What does a comedian do next after they break the comedy wheel? Hannah Gadsby is giving us a chance to find out.
The Australian performer broke ground with the Netflix special “Nanette,” which starts as stand-up show and turns into something much more profound by the time an hour has passed. It’s performance art. It’s an indictment of how society marginalizes people already at its edges in the name of laughs. It’s an onstage deconstruction of one woman’s trauma and how it relates to the trauma of women around the world.
Oh, and it’s tears-in-your-eyes funny.
“Nanette” caused a cultural stir and rocketed Gadsby, a 41-year-old lesbian from conservative Tasmania, to fame in the U.S. (Some comedy fans were already lucky enough to know her from a supporting role on Josh Thomas’ excellent Aussie sitcom, “Please Like Me.”) She’s spent some time back in Australia with her dogs to rest, and next year Gadsby will return to Netflix with a follow-up special, “Douglas,” which she says will be a different kind of show altogether. It will, for example, examine the comedian’s autism diagnosis.
Gadsby’s Austin fans will get a chance to see for themselves May 30 and June 1, when she performs “Douglas” at the Paramount Theatre. We spoke with Gadsby by phone ahead of the show. Here are some highlights of the conversation.
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On creating “Douglas”
Gadsby says it took her six weeks to write the material for “Douglas.”
“I did a couple weeks of standing up in front of an audience and bashing out my thoughts,” she says. She first performed the new show in Adelaide and Melbourne, but every night she would “tinker a bit.”
Gadsby says “Nanette” cast a big shadow, so if you were curious how one follows up a bona fide comedy hit, the answer is that you don’t try to top it.
“This can’t be of relation to ‘Nanette,’” she says. “This has to be its own thing.”
“Douglas” does talk about Nanette, Gadsby says; her life is “post-’Nanette,’” so it was unavoidable.
On gay trauma
In “Nanette,” Gadsby lays bare some of her most harrowing experiences as a lesbian from a homophobic community in Australia. Though the show told Gadsby’s own story, it touched on a theme that occurs often in queer art, from TV shows like “Please Like Me” to Oscar-winning films like “Moonlight” to books like Patricia Highsmith’s “The Price of Salt” (the basis for 2015 film “Carol”) ― namely, queer life is hard and full of a particular pain.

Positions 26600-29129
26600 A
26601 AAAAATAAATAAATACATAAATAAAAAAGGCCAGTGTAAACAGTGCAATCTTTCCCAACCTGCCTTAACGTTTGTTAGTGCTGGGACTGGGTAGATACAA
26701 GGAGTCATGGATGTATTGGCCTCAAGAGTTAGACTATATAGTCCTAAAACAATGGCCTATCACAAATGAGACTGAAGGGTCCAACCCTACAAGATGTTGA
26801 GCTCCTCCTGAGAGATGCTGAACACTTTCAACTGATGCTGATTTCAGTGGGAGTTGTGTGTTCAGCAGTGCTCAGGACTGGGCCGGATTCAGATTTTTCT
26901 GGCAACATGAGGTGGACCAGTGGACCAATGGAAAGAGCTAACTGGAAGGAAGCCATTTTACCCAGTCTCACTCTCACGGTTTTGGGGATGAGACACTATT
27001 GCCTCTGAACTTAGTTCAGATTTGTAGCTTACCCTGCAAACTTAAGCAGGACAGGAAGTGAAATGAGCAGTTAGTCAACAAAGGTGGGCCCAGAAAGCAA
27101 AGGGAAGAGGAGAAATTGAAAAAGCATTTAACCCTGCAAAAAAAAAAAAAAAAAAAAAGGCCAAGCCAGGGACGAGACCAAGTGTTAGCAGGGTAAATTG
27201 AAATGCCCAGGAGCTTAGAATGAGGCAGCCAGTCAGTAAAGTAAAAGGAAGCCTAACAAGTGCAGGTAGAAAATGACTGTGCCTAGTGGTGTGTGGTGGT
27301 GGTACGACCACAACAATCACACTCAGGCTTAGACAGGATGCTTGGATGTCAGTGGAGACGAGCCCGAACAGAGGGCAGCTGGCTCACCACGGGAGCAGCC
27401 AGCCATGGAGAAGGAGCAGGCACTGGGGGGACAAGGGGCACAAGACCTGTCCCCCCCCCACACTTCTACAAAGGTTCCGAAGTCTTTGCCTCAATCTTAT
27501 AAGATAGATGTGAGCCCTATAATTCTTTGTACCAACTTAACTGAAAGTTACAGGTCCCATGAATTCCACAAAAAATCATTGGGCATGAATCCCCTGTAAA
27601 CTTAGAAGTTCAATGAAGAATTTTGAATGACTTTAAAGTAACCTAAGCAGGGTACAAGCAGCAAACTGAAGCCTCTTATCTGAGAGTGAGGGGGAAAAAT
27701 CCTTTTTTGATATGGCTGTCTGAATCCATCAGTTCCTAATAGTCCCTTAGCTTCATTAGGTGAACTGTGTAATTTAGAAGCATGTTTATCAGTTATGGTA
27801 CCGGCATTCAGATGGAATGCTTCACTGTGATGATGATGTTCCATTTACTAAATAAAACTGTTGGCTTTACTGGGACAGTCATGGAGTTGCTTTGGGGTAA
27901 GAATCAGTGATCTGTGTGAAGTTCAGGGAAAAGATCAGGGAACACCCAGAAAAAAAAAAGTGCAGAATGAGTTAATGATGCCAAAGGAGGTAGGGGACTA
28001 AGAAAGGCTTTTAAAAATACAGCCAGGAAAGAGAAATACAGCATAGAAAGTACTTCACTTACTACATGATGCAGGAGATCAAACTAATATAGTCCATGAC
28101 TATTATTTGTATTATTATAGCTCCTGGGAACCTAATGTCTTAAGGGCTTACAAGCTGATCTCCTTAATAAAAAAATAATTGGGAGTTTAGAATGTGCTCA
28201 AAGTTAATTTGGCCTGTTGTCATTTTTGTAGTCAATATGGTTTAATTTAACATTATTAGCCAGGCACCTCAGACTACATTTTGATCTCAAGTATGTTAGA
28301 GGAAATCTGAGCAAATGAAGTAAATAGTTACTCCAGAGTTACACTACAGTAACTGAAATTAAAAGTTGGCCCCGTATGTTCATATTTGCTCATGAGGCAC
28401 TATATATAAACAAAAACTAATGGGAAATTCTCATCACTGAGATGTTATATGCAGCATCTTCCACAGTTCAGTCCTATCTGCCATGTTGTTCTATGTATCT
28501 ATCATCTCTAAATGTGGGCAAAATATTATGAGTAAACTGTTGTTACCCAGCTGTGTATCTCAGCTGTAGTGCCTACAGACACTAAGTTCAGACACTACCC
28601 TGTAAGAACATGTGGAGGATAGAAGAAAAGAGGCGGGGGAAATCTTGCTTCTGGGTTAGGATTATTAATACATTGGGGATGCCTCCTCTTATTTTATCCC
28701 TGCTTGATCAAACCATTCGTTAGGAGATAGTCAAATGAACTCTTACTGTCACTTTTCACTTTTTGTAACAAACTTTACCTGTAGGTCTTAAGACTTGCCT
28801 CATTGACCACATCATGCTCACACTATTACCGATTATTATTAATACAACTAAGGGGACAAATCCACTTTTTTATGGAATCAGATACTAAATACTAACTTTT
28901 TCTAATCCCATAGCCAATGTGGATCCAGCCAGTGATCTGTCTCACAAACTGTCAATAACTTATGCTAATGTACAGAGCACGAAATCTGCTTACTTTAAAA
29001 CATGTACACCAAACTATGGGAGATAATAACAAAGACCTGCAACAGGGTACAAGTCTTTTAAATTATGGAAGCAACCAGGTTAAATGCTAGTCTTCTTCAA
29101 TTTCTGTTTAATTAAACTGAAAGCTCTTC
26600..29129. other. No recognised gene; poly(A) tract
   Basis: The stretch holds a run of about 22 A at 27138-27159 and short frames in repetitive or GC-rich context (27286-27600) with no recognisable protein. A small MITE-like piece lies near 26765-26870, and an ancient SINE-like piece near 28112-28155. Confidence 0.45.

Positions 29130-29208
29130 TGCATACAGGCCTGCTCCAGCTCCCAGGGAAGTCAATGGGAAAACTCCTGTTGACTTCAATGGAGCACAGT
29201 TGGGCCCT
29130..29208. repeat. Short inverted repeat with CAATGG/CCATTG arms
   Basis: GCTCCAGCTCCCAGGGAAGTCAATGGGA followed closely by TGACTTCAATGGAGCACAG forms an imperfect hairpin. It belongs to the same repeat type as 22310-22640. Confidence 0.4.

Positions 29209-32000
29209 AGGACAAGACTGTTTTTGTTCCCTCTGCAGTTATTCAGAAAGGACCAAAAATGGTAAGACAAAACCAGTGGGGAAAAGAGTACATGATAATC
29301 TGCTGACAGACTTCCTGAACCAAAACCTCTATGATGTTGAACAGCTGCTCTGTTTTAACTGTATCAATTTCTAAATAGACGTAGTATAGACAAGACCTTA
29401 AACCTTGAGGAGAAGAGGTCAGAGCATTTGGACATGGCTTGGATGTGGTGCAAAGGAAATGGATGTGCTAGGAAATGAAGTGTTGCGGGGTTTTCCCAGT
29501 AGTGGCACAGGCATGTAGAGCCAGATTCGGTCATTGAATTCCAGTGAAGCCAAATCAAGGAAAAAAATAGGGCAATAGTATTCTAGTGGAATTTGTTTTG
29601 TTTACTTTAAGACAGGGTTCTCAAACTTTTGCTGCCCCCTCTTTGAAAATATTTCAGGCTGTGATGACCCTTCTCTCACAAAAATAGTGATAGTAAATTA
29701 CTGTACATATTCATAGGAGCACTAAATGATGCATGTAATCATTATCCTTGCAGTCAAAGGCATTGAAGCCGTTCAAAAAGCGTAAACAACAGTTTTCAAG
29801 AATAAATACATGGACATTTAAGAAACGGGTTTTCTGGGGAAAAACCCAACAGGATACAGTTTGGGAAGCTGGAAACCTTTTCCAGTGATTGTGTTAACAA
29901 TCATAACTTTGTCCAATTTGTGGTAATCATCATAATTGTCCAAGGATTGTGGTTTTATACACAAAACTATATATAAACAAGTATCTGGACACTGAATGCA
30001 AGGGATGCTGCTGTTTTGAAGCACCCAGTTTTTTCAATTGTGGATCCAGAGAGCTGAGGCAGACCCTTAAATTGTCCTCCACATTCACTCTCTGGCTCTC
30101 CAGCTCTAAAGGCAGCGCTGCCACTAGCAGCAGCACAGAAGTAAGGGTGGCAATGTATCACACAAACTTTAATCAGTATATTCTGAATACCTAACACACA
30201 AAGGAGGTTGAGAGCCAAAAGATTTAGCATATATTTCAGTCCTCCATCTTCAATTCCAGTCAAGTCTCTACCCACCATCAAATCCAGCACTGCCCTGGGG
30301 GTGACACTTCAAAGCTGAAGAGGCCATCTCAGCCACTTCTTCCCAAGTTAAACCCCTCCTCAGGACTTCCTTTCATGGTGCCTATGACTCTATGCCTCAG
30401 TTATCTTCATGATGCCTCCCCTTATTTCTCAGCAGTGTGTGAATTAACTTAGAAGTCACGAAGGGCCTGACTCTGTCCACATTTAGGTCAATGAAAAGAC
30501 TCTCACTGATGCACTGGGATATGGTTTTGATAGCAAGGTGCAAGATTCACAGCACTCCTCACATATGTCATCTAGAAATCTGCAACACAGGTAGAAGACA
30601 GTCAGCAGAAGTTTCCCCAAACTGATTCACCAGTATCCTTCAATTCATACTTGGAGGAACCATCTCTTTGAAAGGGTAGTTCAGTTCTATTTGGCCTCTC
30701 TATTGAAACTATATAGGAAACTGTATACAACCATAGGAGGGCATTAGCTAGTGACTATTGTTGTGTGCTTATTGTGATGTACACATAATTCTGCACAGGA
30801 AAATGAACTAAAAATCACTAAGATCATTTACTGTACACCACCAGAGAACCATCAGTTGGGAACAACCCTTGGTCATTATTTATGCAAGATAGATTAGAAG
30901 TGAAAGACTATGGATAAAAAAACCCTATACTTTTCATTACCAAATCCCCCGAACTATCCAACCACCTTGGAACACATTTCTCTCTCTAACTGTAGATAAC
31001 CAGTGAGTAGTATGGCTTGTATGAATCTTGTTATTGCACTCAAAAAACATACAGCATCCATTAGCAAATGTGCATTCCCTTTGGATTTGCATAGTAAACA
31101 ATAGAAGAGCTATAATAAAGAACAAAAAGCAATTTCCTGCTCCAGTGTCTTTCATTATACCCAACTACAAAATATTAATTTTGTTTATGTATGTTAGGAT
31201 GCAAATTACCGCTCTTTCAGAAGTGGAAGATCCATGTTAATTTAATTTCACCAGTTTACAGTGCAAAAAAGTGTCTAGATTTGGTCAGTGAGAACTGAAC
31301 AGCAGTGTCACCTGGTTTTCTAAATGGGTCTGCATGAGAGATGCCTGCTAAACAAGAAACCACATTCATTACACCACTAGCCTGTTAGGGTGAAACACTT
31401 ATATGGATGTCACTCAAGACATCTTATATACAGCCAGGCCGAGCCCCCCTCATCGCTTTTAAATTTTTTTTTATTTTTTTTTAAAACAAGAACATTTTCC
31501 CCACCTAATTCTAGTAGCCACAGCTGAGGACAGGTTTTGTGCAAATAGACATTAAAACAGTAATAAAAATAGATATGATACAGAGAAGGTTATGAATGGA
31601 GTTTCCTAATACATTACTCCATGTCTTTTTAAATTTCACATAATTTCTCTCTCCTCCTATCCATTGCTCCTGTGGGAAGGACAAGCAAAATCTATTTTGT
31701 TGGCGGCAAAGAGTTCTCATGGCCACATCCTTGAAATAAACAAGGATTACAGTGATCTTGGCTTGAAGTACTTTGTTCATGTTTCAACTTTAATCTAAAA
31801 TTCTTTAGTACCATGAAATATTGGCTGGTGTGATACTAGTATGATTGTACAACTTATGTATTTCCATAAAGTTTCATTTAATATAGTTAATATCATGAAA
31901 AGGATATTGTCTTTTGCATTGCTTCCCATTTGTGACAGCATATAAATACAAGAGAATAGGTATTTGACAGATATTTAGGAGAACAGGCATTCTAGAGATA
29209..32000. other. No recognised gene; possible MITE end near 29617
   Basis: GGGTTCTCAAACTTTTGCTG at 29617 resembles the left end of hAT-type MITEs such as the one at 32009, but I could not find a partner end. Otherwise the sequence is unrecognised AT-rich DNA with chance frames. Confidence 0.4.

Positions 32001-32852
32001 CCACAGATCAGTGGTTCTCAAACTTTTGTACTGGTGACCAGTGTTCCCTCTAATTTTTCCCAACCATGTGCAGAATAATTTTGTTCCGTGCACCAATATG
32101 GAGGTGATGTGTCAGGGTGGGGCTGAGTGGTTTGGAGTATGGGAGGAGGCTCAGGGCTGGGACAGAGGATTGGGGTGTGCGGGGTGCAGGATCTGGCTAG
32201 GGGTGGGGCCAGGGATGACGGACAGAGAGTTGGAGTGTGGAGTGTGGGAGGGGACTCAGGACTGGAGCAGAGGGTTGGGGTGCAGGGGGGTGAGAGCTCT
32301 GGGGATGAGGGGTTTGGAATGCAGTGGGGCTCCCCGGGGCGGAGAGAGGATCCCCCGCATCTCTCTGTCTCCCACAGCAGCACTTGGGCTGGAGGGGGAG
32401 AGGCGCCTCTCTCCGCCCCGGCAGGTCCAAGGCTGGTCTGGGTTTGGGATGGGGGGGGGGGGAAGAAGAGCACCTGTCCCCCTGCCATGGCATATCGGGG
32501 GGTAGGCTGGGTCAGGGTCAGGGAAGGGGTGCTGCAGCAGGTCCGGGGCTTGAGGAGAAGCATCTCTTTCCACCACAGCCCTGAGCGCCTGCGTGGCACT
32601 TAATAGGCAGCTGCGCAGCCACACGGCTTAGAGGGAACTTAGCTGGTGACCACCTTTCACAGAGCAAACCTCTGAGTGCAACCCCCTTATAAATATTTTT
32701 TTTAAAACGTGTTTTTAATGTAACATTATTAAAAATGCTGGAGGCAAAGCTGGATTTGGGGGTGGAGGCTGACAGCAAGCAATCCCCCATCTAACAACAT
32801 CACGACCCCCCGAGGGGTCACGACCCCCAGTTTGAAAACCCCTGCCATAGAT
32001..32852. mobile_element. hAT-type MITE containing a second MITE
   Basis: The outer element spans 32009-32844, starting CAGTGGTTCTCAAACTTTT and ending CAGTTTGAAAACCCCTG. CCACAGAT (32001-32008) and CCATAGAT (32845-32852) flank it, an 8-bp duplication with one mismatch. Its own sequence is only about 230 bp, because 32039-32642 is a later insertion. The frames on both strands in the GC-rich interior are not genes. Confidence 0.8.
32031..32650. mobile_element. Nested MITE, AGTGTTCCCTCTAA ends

Gadsby says that the response from audiences toward her vulnerability about unpleasant realities of queer life has been profound. She thinks she tapped into something cathartic for the LGBTQ community (“particularly of my generation”): Gadsby says people often go right from the closet to coming out, where “it’s all happy and pride and celebratory,” without any time to process the weight of that experience.
“I tapped into the missing link of that process,” Gadsby says. “(The trauma) does linger. It does affect your day-to-day.”
The response has been a two-way road, she says: “It’s been a doubly healing thing for me, to know that my experience is not isolated.”
When it comes to queer art that’s helped her negotiate the trauma, Gadsby has looked to history.
“That’s where I find my framework, my heroes,” she says, mentioning surrealist artist Claude Cahun as one example. “I’ve gotten in the habit of looking back into history for the ones we preserve and the ones we didn’t think were important. We can’t learn from history if we just keep preserving the same thoughts and voices.”
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In an interview with the Houston Chronicle, Gadsby said performing “Nanette” over and over again could be an “exhausting chore,” one that meant leaving her pain onstage night after night. How does she practice self-care in the wake of such an undertaking? On a small scale: spending time alone at home with her dogs, keeping a low profile; no spa time, but plenty of walks, early bedtimes, naps and baths. She also likes to go visit art galleries when she’s on tour.
On the funniest piece of art in the world
Oh, and art. Gadsby knows a lot about art, which fans of “Nanette” know. She studied art history and hosted three art documentaries, inspired by comedy lectures she created for collections at major galleries. “Art history taught me I have no place in history,” she jokes in one memorable part of “Nanette” that decries the skewed gaze art has given women throughout history. She hates Pablo Picasso, too, hilariously so.
It’s hard to come up with the definitive funniest piece of art in the world, but Gadsby says there’s always lots to laugh at with tiny babies who look like old men in old paintings.
“The worse the piece of art is, the funnier it is, even if it’s bad,” she says.